Like me, you have probably seen a few butterflies on the wing over recent weeks. These may well have included Peacock, Small Tortoiseshell, Comma and Brimstone, all of which overwinter as adults. Just possibly, you may have encountered a Red Admiral, a species which has recently demonstrated its ability to overwinter here as an adult, but which is likely to have struggled this particular year because of the severity of the weather.
Our other butterflies overwinter at different stages of their life-cycle, with some spending the winter as caterpillars, others as eggs and some as pupae in a chrysalis. The Orange-tip is one of the species to spend the winter as a pupa, overwintering in tall vegetation somewhere close to the foodplants upon which it will have fed as a caterpillar; these include Cuckoo flower (Cardamine pratensis) and Garlic Mustard (Alliaria petiolata). Other foodplants are sometimes used, including garden favourites like Honesty (Lunaria annua) and Dame’s Violet (Hesperis matronalis), although the survival of the caterpillars on these plants is thought to be poor. One of the most striking things about the Orange-tip life-cycle is that although most adults emerge from pupae come spring, some are thought to delay their emergence by one or even two years. While this unusual behaviour has been recorded in captive-reared stock it has not yet, as far as I am aware, been demonstrated in the wild. One could imagine how the ability to delay emergence might be a useful survival strategy if faced by unfavourable springtime conditions.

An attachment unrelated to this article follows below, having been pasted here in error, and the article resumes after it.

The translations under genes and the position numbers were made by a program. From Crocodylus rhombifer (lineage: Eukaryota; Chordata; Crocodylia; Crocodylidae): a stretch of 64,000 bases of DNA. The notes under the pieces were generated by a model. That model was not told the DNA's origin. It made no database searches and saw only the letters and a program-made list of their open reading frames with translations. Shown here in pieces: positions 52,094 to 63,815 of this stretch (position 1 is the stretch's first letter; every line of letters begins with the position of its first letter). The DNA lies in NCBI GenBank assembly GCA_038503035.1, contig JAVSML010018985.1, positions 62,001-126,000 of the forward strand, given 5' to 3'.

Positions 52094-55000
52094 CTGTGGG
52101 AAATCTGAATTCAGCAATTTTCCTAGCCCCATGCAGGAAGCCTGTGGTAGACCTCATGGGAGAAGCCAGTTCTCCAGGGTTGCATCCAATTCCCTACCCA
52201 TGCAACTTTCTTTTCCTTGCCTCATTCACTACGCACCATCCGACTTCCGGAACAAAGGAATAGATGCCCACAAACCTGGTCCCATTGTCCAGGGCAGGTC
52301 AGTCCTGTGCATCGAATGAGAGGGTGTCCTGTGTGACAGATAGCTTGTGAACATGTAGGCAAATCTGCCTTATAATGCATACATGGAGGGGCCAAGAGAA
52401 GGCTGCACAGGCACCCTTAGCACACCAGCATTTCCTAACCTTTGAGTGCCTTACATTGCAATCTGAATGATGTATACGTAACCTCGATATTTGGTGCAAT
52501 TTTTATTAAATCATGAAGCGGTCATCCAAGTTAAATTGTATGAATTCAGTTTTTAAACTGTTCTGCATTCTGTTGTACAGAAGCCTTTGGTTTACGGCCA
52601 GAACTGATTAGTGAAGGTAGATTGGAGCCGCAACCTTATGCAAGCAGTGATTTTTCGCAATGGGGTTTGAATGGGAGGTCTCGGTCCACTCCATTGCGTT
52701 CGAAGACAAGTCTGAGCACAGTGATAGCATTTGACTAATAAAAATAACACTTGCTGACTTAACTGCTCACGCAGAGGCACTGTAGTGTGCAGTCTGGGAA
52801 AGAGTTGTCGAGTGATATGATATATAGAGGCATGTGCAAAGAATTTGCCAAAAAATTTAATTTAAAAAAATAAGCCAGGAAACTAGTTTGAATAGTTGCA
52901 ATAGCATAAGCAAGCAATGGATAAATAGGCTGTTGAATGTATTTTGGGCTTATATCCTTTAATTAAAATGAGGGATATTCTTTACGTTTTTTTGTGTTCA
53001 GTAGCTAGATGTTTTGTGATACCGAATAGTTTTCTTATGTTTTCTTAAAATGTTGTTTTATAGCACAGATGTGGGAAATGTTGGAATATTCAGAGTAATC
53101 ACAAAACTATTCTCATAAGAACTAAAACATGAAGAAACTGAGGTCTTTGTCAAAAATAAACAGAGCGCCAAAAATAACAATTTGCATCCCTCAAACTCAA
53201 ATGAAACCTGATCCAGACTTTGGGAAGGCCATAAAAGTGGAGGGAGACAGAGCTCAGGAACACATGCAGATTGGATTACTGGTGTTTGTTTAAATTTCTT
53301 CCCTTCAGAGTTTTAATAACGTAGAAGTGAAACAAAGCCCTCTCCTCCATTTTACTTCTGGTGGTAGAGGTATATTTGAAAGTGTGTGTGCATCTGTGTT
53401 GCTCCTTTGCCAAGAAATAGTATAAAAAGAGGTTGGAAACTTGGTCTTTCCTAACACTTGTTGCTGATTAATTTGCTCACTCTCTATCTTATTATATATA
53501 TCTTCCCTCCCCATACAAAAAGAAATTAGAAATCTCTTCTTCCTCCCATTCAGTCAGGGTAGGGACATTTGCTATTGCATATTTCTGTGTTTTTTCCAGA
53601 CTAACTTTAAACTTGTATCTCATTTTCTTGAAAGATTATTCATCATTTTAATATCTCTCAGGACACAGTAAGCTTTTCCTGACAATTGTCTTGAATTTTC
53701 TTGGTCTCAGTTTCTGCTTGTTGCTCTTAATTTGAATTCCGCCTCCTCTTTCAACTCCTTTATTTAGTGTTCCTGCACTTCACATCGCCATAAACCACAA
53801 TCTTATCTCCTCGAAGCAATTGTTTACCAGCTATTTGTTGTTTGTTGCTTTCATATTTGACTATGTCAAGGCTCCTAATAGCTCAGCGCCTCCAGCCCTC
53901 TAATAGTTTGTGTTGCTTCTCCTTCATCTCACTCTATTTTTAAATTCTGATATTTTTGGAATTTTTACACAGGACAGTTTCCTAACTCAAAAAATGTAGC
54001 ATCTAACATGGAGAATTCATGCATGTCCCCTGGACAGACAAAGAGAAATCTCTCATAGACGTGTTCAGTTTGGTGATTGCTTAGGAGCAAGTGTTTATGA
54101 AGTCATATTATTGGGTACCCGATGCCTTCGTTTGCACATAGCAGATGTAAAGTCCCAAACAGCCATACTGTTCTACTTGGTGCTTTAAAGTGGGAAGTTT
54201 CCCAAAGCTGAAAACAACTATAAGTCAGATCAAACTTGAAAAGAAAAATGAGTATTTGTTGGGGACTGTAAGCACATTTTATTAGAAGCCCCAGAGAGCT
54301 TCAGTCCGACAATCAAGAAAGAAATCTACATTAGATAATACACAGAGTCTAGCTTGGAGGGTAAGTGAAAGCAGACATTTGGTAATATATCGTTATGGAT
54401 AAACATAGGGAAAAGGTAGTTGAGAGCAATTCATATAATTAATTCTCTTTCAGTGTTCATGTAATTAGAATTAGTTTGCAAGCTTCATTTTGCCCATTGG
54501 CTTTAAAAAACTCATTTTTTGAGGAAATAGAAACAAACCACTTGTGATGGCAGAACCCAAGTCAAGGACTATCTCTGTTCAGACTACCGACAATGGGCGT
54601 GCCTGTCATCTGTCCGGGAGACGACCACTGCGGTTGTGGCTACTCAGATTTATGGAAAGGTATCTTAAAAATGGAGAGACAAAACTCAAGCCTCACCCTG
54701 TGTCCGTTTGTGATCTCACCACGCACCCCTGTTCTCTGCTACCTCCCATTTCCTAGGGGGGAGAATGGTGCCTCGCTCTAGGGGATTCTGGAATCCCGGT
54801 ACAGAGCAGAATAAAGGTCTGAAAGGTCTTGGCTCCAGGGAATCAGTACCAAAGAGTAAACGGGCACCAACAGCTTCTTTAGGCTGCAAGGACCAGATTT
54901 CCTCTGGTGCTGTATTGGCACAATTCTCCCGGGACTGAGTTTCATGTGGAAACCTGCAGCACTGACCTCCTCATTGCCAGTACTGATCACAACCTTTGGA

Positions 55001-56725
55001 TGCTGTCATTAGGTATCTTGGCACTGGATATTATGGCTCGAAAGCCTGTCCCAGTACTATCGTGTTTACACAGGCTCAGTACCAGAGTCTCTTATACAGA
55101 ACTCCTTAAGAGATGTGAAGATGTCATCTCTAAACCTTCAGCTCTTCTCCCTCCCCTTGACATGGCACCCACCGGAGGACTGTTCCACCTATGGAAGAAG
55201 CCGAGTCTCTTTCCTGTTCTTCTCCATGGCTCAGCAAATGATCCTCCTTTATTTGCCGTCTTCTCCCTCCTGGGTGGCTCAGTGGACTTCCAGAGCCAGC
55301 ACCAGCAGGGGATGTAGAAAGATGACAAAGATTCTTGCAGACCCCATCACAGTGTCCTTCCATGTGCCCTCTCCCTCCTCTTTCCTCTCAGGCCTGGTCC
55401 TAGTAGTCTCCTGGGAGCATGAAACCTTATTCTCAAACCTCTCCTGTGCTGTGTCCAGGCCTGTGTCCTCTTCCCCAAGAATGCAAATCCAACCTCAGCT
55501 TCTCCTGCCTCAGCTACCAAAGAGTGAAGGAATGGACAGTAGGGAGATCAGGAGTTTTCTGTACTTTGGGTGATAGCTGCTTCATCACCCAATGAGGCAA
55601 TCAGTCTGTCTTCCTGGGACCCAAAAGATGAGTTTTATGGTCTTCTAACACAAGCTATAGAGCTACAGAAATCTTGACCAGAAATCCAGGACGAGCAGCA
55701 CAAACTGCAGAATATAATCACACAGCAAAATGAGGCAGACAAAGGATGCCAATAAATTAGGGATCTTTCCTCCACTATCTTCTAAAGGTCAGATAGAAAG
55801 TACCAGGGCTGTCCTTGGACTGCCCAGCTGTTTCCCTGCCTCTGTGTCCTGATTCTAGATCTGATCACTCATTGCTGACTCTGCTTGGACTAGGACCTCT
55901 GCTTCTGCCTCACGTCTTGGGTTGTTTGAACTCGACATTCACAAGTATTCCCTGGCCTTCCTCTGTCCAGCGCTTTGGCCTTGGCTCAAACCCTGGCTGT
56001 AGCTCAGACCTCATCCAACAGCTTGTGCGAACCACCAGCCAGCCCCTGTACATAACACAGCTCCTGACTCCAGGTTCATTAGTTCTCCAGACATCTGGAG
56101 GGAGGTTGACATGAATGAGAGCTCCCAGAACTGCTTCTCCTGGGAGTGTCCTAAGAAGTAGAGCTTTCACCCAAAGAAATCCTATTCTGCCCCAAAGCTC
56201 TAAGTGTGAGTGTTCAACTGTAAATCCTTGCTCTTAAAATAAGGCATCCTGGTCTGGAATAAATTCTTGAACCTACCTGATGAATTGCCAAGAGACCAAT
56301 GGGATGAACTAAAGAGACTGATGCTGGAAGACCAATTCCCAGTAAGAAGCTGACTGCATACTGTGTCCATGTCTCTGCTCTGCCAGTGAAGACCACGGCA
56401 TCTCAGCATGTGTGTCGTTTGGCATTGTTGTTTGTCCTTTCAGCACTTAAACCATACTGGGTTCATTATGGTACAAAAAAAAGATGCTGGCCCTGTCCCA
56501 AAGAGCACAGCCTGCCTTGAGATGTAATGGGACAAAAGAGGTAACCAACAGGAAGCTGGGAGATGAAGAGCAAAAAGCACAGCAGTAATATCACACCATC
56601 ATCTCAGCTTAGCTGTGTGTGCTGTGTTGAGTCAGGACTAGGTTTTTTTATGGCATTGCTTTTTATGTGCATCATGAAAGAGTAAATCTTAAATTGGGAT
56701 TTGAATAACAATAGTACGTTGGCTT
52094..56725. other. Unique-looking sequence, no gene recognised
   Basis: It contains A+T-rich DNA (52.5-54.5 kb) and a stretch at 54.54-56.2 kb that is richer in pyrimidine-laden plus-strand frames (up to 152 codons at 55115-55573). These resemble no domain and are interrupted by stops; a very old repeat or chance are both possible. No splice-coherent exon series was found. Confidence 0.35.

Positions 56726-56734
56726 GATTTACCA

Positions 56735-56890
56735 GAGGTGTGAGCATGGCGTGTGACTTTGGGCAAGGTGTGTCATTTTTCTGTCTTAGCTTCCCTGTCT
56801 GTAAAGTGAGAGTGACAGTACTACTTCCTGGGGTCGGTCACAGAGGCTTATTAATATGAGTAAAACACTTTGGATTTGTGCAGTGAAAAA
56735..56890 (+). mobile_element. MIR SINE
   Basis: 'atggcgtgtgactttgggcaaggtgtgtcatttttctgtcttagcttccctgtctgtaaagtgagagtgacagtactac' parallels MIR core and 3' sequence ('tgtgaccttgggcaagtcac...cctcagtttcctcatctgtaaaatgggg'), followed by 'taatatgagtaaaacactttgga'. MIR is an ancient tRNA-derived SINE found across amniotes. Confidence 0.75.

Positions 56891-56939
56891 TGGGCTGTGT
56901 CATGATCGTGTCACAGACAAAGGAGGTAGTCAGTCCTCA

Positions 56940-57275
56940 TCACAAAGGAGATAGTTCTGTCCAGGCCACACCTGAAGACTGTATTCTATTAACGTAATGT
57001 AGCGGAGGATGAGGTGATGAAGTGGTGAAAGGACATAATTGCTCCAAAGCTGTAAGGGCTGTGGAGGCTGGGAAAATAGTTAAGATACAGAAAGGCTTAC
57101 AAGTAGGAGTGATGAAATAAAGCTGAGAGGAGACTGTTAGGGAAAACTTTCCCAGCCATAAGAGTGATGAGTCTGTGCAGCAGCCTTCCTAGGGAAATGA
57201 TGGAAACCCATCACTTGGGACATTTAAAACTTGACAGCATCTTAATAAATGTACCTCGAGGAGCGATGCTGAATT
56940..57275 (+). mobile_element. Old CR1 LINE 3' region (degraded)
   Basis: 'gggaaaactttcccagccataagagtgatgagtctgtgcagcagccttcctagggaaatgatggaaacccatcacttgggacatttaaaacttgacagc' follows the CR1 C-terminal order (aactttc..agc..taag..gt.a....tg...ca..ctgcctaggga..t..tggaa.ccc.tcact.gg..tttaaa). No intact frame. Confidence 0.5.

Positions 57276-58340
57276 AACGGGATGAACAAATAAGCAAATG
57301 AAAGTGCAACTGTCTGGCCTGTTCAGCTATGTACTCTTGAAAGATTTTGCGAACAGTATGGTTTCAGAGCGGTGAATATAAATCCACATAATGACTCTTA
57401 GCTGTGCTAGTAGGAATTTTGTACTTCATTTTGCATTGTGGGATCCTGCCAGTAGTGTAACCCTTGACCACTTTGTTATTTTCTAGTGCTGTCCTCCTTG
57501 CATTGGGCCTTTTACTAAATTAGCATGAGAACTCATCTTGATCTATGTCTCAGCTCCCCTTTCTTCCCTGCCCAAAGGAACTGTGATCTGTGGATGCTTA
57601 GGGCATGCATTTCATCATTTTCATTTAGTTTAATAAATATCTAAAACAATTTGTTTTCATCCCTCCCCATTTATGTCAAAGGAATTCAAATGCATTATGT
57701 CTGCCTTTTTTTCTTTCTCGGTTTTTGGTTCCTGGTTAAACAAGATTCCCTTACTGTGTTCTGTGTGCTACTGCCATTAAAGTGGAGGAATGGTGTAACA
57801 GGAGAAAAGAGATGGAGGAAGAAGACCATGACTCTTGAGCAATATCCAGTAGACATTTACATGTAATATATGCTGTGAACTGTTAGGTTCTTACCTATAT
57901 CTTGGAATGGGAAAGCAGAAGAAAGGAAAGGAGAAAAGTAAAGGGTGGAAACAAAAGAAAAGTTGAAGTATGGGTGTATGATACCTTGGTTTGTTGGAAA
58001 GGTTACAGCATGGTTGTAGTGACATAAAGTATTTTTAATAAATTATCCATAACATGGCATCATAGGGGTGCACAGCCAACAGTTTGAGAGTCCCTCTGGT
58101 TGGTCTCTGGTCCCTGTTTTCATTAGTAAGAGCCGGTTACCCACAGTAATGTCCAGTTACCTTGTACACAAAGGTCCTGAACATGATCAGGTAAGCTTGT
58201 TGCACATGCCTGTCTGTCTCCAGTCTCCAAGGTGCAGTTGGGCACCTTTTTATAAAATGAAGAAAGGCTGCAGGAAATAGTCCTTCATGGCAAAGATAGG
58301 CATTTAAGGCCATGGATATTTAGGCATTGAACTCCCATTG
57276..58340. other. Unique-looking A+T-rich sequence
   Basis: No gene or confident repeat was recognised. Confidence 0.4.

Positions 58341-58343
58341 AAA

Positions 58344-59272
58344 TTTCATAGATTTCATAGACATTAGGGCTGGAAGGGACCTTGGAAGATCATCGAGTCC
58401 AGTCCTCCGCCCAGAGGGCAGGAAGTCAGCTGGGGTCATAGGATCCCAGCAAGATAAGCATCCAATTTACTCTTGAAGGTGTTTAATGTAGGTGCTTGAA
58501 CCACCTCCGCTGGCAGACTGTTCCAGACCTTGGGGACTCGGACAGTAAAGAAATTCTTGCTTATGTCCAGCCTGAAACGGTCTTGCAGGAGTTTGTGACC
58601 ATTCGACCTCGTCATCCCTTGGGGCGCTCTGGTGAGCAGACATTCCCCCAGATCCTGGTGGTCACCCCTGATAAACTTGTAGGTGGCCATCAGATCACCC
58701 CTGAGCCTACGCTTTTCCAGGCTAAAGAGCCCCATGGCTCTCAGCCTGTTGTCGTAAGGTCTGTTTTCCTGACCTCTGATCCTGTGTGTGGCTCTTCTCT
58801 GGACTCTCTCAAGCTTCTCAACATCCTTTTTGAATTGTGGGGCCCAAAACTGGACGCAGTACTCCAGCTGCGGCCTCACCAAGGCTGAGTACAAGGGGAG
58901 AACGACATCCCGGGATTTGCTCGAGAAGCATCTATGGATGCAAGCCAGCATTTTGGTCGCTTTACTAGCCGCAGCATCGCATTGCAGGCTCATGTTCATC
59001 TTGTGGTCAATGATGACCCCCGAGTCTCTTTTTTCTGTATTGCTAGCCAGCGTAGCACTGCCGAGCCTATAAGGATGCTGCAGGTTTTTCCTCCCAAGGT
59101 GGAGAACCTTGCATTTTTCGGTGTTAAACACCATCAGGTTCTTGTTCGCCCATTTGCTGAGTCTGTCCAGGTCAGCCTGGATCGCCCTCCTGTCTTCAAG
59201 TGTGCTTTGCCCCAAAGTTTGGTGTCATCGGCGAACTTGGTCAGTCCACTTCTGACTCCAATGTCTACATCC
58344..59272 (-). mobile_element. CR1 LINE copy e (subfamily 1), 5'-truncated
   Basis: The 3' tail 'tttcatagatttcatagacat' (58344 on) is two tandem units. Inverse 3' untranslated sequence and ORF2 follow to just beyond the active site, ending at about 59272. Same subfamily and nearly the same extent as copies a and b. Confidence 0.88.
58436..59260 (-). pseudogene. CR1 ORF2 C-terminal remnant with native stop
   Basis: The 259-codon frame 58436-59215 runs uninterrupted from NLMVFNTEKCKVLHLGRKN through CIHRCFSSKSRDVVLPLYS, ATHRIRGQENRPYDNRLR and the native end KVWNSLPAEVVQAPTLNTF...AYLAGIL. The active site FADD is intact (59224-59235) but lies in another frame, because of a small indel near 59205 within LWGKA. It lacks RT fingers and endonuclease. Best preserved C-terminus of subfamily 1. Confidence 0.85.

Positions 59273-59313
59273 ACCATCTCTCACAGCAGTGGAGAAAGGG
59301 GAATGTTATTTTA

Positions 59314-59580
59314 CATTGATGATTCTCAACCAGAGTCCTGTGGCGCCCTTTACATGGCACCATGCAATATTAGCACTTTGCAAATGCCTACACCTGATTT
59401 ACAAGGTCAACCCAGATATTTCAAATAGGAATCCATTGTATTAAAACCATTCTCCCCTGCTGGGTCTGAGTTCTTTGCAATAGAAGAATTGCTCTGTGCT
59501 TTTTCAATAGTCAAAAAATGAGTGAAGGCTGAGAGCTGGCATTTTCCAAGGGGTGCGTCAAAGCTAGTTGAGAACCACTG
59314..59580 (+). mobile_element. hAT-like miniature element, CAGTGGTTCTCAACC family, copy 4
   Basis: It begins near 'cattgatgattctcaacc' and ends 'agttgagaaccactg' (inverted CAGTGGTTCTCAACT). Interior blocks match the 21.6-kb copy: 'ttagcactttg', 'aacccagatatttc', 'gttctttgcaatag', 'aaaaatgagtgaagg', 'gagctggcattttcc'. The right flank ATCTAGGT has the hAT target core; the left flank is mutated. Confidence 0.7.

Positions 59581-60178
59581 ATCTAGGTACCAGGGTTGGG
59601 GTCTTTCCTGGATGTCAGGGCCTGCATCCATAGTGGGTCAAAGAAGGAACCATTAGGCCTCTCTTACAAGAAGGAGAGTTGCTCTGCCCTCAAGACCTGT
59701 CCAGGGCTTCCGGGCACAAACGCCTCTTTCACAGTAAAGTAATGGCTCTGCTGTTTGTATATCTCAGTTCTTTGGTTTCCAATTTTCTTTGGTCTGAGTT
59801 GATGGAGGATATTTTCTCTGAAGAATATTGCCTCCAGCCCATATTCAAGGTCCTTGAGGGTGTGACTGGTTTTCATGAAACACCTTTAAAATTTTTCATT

While I am always keen to record my first Peacock or Comma of the year, I tend not to think of them as this year’s butterflies because they will have been on the wing since last autumn, visiting late season food sources to lay down the fat reserves needed to get them through the winter. This is why it is the sight of the first Orange-tip of the year that really gives me a buzz, a butterfly signal that spring is well and truly with us.
Many readers will only be aware of the male Orange-tip butterfly and will have never knowingly seen a female. This is because it is only the male that sports the orange, fingerprint smudges of colour on the wing tips that are so characteristic. Females are more subdued in their appearance and resemble our other whites, though the strongly patterned underside of the hind wing, with its grey-green splodges, is a very useful feature to look out for. Large Whites and Small Whites are also on the wing from April, so do take a closer look at any ‘small’ whites that you see in case they turn out to be a female Orange-tip.